Facilitating decisionmaking begins with understanding the person's motivation for change. Why is this person now seeking information about hereditary aspects of breast cancer? Is a relative newly diagnosed or having a recurrence? Has the woman recently had a health scare such as breast pain or a lump? Is she nearing the age when her mother was diagnosed or some other significant anniversary? What does the individual hope to get out of the process of risk assessment and counseling?

In the present case the motivation for testing seems to be generated more by Emily's oncologist than by the family itself. The oncologist obviously has become well informed about current developments in breast cancer genetics, appreciates how rare it is to see a family with five affected individuals over three generations, and has gone beyond brief counseling into the realm of comprehensive risk counseling. In suggesting that Emily, Margaret, and their family now participate in BRCA1 research studies, he is operating from the assumption that more genetic knowledge is better, a view shared by many health professionals. However, we have little systematically collected research documenting public attitudes to genetic knowledge about cancer and genetic testing for cancer susceptibility.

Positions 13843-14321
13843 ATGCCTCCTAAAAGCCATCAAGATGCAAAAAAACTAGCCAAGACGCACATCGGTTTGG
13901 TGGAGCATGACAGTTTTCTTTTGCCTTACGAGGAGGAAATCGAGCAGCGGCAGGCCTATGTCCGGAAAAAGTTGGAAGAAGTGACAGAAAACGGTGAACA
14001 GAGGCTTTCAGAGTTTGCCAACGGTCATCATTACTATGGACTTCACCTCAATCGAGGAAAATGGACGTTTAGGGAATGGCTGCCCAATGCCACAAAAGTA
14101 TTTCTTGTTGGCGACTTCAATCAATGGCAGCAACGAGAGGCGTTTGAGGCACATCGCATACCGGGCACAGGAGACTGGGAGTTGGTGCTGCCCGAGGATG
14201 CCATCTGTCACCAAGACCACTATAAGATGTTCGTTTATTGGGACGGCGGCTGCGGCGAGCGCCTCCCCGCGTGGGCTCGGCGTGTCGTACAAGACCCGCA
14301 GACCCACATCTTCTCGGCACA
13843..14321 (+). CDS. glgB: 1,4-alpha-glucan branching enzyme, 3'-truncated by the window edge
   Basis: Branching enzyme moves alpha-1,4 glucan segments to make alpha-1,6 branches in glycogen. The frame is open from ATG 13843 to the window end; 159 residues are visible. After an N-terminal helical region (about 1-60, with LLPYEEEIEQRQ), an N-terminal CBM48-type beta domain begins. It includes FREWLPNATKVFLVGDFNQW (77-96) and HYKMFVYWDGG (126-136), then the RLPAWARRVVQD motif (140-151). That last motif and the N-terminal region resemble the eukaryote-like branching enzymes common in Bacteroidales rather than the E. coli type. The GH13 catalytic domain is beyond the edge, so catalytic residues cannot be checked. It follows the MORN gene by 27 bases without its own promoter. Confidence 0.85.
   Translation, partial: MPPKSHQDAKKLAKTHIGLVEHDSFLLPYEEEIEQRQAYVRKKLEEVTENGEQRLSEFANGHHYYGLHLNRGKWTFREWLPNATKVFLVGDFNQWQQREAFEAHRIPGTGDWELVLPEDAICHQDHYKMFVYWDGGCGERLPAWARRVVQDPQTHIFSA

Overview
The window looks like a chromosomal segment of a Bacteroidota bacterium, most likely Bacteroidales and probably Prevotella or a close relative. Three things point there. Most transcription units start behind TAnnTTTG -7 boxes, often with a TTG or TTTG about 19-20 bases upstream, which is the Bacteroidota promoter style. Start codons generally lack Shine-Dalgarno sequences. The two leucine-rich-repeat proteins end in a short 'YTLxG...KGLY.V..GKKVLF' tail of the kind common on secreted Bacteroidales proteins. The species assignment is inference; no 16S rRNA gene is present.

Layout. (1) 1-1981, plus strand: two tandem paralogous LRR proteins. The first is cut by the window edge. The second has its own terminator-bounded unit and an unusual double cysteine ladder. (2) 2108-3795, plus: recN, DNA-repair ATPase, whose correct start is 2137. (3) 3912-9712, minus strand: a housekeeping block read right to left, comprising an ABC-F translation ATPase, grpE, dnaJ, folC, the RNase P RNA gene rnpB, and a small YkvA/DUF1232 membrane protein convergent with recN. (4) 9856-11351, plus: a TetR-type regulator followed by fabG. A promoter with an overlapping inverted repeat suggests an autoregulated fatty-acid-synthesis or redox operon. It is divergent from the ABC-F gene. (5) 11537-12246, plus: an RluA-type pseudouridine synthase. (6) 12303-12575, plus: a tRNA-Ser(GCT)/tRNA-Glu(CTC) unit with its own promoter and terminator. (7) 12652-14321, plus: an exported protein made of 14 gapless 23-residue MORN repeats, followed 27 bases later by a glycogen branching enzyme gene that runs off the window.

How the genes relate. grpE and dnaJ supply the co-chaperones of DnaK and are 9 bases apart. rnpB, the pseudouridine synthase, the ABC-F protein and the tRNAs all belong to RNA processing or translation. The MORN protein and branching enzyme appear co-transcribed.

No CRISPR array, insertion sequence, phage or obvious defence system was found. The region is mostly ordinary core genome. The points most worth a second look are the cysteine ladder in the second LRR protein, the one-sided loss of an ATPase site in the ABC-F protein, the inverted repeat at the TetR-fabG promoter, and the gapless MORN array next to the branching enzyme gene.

In genetic linkage studies it is necessary to secure the cooperation of multiple family members. For example, for Margaret to obtain any information, Emily and other affected relatives must be tested first. Since several are deceased, next of kin must be approached for permission to obtain DNA samples from paraffin blocks of tumor specimens of affected relatives. This may not be easy if losses are fresh or emotionally festering.

Presumably, Dr. Ayers is providing the family and primary physician with copies of the informed consent form approved as part of his research protocol. Informed consent should include more than just clear statements about risks and benefits of knowing one's genetic mutation carrier status. Strategies for obtaining and shipping specimens, the time frame for analysis, and methods of informing participants of results should be worked out prior to testing so that all family members know what to expect. In cases where family members live in different regions of the country, genetic counseling networks can collaborate in providing information to different branches of the family.

Informed consent may encompass consideration of alternatives as well. Emily might decide she doesn't want to participate in genetic linkage studies now but might bank some of her DNA to be available for future studies when technology has evolved further.